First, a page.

Background of the Study

Because money can affect many economic variables that are important to the wellbeing of any economy, politicians and policy makers throughout the world care about the conduct of monetary policy- that is -the management of inflation rates, exchange rates and interest rates (Cukierman, Webb and Neyapti, 1992). The institution responsible for the conduct of a country’s monetary policy is the Central Bank. Monetary policy involves changes in the money supply or the choice central banks make regarding the money supply (Essien, 2005).

According to Essien (2002), it is how the monetary authorities choose to regulate and control the value, supply and cost of money in the economy in consonance with the expected level of economic activity. In choosing how best to regulate the money supply, the Central Bank makes use of monetary policy instruments to influence certain variables to achieve some intermediate goals, which would eventually lead to the ultimate objectives. The impacts of these policy instruments are translated to the economy through a process called transmission mechanism. De-Brouwer and Ericsson (1995) stresses that, the channel of transmission can be through either quantities or prices. He however, added that the policy could be transmitted through quantities via the monetary or credit channels and through prices via the interest rate, exchange rates or asset prices.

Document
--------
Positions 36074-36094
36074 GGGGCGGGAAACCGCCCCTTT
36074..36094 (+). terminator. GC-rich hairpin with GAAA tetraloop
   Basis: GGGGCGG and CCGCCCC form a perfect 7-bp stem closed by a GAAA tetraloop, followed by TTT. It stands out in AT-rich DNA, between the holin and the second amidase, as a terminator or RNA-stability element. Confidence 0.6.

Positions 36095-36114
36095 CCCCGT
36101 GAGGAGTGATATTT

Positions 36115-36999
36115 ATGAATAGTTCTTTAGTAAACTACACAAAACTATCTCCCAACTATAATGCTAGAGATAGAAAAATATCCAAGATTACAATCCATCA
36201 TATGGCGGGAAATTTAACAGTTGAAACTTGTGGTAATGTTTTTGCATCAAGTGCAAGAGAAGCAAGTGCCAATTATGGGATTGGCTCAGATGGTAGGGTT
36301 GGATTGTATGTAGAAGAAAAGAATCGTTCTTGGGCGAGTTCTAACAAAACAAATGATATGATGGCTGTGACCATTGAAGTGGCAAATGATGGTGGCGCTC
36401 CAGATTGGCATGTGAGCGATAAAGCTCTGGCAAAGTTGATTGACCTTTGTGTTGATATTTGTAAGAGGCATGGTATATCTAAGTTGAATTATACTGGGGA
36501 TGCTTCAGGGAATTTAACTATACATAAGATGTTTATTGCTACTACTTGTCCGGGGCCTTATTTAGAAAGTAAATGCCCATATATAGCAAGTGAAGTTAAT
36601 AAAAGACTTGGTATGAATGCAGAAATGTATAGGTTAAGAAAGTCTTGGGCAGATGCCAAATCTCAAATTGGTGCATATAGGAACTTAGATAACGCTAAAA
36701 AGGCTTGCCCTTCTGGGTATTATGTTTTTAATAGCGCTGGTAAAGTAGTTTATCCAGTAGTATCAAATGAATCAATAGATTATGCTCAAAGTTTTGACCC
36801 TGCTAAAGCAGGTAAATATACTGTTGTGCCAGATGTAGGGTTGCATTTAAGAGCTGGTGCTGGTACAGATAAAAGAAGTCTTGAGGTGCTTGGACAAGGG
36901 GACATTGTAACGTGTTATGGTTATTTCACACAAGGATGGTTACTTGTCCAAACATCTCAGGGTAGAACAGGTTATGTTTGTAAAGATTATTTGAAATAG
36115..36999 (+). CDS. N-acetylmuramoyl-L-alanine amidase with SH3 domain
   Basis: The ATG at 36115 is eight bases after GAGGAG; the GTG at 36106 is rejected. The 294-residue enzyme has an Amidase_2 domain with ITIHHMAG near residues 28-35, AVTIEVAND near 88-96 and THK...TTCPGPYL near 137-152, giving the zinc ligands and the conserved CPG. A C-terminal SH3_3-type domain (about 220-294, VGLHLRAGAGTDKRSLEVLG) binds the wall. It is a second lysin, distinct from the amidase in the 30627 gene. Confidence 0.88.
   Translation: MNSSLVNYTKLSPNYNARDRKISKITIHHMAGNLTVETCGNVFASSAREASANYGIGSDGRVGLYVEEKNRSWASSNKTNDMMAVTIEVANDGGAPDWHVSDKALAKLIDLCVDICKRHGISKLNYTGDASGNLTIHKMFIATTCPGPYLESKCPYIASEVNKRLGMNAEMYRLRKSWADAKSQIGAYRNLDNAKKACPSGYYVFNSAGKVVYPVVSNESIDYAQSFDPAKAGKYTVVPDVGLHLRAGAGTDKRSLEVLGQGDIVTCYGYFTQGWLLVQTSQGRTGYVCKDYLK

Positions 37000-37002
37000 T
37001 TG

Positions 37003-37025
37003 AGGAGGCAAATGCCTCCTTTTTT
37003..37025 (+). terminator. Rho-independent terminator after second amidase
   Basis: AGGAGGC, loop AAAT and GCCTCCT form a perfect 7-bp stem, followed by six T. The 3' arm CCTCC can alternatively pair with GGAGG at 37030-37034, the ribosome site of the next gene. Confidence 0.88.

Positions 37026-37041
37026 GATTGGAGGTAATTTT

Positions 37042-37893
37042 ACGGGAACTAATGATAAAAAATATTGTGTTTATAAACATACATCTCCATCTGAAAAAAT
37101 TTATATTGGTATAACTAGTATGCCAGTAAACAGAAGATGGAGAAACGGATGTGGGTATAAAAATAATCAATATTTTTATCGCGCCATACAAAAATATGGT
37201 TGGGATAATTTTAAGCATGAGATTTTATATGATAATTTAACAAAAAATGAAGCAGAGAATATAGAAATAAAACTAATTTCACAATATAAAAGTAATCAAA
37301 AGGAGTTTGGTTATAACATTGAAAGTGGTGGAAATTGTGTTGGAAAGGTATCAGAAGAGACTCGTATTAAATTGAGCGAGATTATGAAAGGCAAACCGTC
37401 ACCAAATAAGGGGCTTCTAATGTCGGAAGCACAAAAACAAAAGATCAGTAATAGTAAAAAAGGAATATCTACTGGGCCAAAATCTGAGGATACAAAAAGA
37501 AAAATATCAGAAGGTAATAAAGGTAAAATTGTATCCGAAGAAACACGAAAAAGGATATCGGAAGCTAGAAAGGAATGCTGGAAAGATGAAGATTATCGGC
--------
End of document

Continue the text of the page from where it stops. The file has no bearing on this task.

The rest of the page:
Monetary policy generally describes the actions taken by the central bank to influence monetary conditions in the economy with a view to achieving some defined macroeconomic goals.The mandate of the Central Bank of Nigeria (CBN) is derived from the CBN Act of 1958, as amended in 1991, 1993, 1997, 1998, 1999 and 2007.The Act charges the Bank with the overall control and administration of the monetary and financial sector policies of the Federal Government of Nigeria. The act statutorily mandates CBN to: issue legal tender currency in Nigeria; maintain external reserves to safeguard the international value of the legal tender currency; ensure monetary and price stability; promote a sound financial system in Nigeria; and act as banker and provide economic and financial advice to the Federal Government of Nigeria. The attainment of these goals would result into the country achieving both internal and external balance (Duravell and Ndungu’u, 1999). The essence of this study is to appraise the effectiveness of these monetary policy instruments in the management of Nigerian economy.

Statement of Problem


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